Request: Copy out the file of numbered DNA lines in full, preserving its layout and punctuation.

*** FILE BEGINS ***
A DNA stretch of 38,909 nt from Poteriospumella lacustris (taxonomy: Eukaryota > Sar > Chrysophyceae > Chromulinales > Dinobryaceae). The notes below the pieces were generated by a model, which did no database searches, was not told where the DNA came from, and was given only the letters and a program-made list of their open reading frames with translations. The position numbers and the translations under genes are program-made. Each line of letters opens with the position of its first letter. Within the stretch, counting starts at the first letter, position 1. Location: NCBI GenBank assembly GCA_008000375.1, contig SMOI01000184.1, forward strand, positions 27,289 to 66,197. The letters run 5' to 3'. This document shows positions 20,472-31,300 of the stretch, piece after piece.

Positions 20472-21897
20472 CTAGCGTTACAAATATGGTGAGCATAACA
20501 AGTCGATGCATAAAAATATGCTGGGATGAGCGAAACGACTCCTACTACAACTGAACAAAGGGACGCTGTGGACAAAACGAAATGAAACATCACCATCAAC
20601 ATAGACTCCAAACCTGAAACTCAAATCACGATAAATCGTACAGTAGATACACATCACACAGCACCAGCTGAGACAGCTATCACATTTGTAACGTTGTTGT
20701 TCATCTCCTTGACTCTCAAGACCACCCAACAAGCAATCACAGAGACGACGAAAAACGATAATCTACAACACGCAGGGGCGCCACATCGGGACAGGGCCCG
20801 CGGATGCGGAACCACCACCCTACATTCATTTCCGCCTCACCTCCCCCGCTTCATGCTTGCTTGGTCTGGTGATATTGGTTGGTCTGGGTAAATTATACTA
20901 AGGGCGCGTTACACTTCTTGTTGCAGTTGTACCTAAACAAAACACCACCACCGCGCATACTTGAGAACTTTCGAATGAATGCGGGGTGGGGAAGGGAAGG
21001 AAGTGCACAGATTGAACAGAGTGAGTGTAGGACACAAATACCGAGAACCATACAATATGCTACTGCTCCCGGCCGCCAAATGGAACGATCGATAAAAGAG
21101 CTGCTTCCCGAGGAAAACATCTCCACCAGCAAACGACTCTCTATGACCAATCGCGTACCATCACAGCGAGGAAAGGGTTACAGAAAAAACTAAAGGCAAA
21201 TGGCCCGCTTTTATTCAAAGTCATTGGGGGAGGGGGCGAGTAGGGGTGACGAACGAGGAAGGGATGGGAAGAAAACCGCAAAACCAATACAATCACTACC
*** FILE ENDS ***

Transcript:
A DNA stretch of 38,909 nt from Poteriospumella lacustris (taxonomy: Eukaryota > Sar > Chrysophyceae > Chromulinales > Dinobryaceae). The notes below the pieces were generated by a model, which did no database searches, was not told where the DNA came from, and was given only the letters and a program-made list of their open reading frames with translations. The position numbers and the translations under genes are program-made. Each line of letters opens with the position of its first letter. Within the stretch, counting starts at the first letter, position 1. Location: NCBI GenBank assembly GCA_008000375.1, contig SMOI01000184.1, forward strand, positions 27,289 to 66,197. The letters run 5' to 3'. This document shows positions 20,472-31,300 of the stretch, piece after piece.

Positions 20472-21897
20472 CTAGCGTTACAAATATGGTGAGCATAACA
20501 AGTCGATGCATAAAAATATGCTGGGATGAGCGAAACGACTCCTACTACAACTGAACAAAGGGACGCTGTGGACAAAACGAAATGAAACATCACCATCAAC
20601 ATAGACTCCAAACCTGAAACTCAAATCACGATAAATCGTACAGTAGATACACATCACACAGCACCAGCTGAGACAGCTATCACATTTGTAACGTTGTTGT
20701 TCATCTCCTTGACTCTCAAGACCACCCAACAAGCAATCACAGAGACGACGAAAAACGATAATCTACAACACGCAGGGGCGCCACATCGGGACAGGGCCCG
20801 CGGATGCGGAACCACCACCCTACATTCATTTCCGCCTCACCTCCCCCGCTTCATGCTTGCTTGGTCTGGTGATATTGGTTGGTCTGGGTAAATTATACTA
20901 AGGGCGCGTTACACTTCTTGTTGCAGTTGTACCTAAACAAAACACCACCACCGCGCATACTTGAGAACTTTCGAATGAATGCGGGGTGGGGAAGGGAAGG
21001 AAGTGCACAGATTGAACAGAGTGAGTGTAGGACACAAATACCGAGAACCATACAATATGCTACTGCTCCCGGCCGCCAAATGGAACGATCGATAAAAGAG
21101 CTGCTTCCCGAGGAAAACATCTCCACCAGCAAACGACTCTCTATGACCAATCGCGTACCATCACAGCGAGGAAAGGGTTACAGAAAAAACTAAAGGCAAA
21201 TGGCCCGCTTTTATTCAAAGTCATTGGGGGAGGGGGCGAGTAGGGGTGACGAACGAGGAAGGGATGGGAAGAAAACCGCAAAACCAATACAATCACTACC